I love pottering in the greenhouse and garden and listening to classic rock with my Labradoodle, Florrie.
What Types of Perennial Flowers to Plant
Now that Florrie Labradoodle and I have some time on our hands, we thought we would ‘turn a paw‘ to growing some perennial plants from seed. It’s not as hard as you might think!
Perennial plants can add colour to your garden from April through November. They attract bees and butterflies and make great cut flowers, too. The best thing about perennials is that they return year after year, growing larger as they mature. Unlike annuals, they don’t need replacing each season.
During the summer, most perennial plants need little attention. Just a little staking to stop plants flopping over and regular deadheading to encourage a further flush of flowers.
Many individual perennial plants are quite expensive to buy from garden centres. Some can be quite difficult to grow from seed. However, there are some beautiful perennials that you can grow quite easily and cheaply. Like a returning friend, they will reward you with flowers year after year.
Here are our top five recommendations!
1. Rudbeckia ‘Black-Eyed Susan’
Rudbeckia is the name for a vibrant group of summer and autumn-flowering perennials and annuals. This variety is given the name “black eye” for its dark, brown-purple centres, in contrast to the golden yellow, daisy-shaped flowers. They are giant bullseyes for pollinators such as bees and wasps. They generally grow up to 3 feet tall and prefer full or partial sun.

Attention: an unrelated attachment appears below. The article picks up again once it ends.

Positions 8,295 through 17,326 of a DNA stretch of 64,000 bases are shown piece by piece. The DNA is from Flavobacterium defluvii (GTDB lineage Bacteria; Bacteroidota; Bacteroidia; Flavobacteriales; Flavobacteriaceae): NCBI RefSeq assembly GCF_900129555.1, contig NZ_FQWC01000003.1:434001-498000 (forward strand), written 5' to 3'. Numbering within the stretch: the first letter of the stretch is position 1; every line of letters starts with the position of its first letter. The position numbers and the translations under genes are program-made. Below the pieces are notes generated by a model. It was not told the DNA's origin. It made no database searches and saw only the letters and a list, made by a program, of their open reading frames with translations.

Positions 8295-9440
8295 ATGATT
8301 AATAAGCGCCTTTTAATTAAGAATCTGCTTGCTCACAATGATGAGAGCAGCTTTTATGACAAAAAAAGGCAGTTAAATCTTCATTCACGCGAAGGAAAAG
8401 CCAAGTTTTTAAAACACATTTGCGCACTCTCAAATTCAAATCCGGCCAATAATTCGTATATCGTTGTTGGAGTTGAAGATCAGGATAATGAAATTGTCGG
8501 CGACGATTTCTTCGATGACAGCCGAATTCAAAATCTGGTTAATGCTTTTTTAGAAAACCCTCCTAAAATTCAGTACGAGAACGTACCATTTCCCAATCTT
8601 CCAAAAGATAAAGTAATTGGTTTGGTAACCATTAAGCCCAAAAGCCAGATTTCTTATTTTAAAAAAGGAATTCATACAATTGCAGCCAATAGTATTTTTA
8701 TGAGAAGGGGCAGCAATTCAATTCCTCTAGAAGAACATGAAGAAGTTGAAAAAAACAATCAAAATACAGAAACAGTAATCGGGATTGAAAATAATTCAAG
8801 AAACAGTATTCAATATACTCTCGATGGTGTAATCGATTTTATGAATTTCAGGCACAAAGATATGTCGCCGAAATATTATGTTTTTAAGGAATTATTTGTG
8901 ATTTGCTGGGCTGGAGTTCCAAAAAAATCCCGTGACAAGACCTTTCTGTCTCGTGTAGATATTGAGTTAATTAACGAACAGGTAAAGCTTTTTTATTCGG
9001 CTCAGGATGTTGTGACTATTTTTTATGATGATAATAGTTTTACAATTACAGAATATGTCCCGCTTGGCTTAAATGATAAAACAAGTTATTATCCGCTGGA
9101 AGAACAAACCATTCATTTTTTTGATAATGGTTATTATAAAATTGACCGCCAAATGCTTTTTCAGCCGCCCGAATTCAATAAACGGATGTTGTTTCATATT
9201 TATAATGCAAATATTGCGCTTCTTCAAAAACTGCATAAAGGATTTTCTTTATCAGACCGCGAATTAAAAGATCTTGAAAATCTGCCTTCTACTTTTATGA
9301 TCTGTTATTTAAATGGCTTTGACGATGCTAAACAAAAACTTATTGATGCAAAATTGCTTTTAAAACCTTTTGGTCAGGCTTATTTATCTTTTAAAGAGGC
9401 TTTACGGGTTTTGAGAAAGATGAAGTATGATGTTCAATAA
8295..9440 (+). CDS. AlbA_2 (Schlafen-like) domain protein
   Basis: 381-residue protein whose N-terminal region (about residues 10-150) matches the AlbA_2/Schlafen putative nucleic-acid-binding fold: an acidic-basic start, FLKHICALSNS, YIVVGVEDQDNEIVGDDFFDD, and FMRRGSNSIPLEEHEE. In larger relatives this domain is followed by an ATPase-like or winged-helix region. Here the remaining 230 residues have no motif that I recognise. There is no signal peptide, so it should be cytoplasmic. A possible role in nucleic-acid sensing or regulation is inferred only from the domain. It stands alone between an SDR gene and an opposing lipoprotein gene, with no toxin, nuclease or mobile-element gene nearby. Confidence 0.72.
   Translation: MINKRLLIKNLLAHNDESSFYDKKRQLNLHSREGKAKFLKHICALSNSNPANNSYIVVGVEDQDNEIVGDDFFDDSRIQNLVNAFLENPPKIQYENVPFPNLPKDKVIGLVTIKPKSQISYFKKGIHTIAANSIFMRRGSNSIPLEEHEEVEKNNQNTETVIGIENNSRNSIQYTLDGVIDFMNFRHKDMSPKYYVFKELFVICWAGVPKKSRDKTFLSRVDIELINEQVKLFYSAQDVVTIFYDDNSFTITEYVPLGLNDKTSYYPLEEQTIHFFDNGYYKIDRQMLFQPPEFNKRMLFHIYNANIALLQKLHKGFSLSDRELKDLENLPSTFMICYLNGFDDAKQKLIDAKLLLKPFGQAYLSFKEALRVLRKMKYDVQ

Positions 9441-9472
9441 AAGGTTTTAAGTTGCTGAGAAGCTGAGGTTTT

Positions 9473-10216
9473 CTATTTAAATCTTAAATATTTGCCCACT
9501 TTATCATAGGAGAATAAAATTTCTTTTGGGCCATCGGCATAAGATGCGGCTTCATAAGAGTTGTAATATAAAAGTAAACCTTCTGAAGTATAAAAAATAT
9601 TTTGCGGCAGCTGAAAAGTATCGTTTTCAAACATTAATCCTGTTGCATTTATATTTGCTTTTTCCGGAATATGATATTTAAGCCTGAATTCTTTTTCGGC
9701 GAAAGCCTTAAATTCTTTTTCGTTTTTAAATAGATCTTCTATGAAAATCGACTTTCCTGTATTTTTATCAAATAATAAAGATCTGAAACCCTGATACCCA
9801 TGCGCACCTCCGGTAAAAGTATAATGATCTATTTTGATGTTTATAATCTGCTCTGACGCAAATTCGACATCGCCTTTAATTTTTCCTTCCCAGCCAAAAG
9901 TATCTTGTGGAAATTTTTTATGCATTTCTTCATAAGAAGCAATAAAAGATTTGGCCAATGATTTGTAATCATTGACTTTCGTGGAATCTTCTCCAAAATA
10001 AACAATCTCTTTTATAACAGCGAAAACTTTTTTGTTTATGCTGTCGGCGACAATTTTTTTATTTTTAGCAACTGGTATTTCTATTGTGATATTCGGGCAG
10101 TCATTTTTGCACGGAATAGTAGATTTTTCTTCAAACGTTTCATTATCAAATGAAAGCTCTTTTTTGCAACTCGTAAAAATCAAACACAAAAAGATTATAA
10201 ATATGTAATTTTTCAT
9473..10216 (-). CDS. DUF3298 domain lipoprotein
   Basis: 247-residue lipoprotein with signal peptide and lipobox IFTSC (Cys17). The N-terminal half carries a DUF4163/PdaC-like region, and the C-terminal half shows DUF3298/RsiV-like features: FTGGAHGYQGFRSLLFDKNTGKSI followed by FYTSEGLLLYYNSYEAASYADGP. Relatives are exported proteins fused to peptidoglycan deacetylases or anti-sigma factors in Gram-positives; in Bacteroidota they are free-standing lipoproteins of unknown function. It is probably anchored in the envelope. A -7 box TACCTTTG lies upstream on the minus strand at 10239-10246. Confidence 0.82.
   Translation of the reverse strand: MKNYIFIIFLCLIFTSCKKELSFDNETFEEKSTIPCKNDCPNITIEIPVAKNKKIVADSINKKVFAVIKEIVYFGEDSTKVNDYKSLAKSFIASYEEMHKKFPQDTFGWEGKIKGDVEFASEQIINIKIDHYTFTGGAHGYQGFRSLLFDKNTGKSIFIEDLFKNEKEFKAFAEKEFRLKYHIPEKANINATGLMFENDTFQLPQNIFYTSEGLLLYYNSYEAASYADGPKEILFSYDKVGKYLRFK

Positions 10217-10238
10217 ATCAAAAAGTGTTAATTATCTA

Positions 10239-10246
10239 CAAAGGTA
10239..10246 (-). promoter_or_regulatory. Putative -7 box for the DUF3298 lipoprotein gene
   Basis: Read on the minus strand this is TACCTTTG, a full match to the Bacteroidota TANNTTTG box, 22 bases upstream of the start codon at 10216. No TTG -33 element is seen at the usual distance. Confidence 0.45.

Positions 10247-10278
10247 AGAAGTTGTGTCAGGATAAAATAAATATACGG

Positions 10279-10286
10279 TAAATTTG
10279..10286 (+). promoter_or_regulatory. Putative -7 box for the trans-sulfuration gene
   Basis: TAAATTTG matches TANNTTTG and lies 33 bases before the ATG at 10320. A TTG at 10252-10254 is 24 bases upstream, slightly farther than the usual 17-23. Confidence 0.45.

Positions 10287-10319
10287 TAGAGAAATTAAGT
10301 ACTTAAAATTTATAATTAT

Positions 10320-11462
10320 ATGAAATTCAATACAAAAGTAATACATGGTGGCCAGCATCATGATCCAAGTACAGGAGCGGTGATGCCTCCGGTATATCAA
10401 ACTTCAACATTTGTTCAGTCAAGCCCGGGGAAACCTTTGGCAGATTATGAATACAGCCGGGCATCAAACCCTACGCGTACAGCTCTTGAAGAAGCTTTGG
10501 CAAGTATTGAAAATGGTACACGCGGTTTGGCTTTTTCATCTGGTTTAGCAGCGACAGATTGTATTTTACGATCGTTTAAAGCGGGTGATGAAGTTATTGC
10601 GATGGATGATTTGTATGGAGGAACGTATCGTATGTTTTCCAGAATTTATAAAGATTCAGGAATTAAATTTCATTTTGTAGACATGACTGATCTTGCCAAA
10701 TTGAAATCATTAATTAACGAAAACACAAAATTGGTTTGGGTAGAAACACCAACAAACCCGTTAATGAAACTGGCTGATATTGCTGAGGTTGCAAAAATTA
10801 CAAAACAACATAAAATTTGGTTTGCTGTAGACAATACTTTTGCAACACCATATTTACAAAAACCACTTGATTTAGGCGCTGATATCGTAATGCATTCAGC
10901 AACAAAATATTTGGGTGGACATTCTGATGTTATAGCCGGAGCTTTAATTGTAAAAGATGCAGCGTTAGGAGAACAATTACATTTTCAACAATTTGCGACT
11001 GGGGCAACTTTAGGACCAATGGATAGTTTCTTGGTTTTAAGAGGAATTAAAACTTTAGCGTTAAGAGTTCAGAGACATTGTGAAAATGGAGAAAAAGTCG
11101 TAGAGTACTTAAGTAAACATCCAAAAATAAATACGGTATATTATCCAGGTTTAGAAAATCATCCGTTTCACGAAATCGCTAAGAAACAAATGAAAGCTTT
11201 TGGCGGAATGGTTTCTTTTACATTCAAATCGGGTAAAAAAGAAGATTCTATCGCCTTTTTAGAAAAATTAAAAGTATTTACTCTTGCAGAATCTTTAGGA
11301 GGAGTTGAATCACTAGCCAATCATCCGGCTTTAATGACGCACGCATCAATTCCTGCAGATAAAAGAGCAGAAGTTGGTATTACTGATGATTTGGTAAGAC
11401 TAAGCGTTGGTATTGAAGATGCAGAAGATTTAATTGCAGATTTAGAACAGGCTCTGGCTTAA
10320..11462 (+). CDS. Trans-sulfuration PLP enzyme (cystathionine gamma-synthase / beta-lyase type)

You can plant the seed in trays or straight into the ground once it has warmed up in early spring. Once established, they require little maintenance other than deadheading. This perennial dies back to the ground each autumn, then fresh new growth appears again in the following spring.
2. Echinacea ‘Coneflower’
Echinacea, commonly called coneflowers, are loved by cottage gardeners and butterfly enthusiasts alike. They have large daisy flowers with purple or pink petals surrounding an orange-brown central cone. They are tough, do not need staking and make a really good cut flower.
The seeds in the large cone at the heart of the flower head provide great food for birds. This perennial dies back to below ground level each year in autumn, then new growth appears again in spring. Coneflowers grow well from seed, and can also be divided or grown from stem cuttings.
3. Dianthus ‘Pinks’
Dianthus flowers are also known as 'pinks'. They can be a hardy annual, biennial or perennial and can be used in borders, pots or rock gardens. They have highly fragrant flowers with five petals. These come in shades of pink, purple, red and white, usually in one glorious June or July flush.
Sow dianthus seeds in spring after frosts. Cover the seeds with light soil or compost, and water regularly until germination. Dianthus plants like a hot, sunny position. They can tolerate light shade provided they get a few hours of sunlight.
4. Leucanthemum ‘Ox-Eye Daisy’
Florrie and I have a packet of these seeds to try this summer! Leucanthemum are robust perennials with daisy-like flower heads with white petals. They are also known by the common names ox-eye daisy, dog daisy and moon daisy.
Ox-eye daisy is found in meadows as well as waste ground, railway banks and road verges. So hopefully we can get it to grow in our back garden! Be careful, as it can be invasive!
Aubrietas are named after the French botanical illustrator Claude Aubriet. They are a compact, mat-forming, evergreen perennial originating from southern Europe and central Asia. Aubrietas are a major star of cottage gardens, often creeping across your front path or tumbling out of nooks and crannies in stone walls.
Plant seed in late autumn or spring, either directly in the ground or in seed trays. Aubrietas produce a stunning, cushion-shaped mass display from early spring in shades of light blue, mauve and pink. After flowering, a light clipping will encourage the production of new growth for future years.
This content is accurate and true to the best of the author’s knowledge and is not meant to substitute for formal and individualized advice from a qualified professional.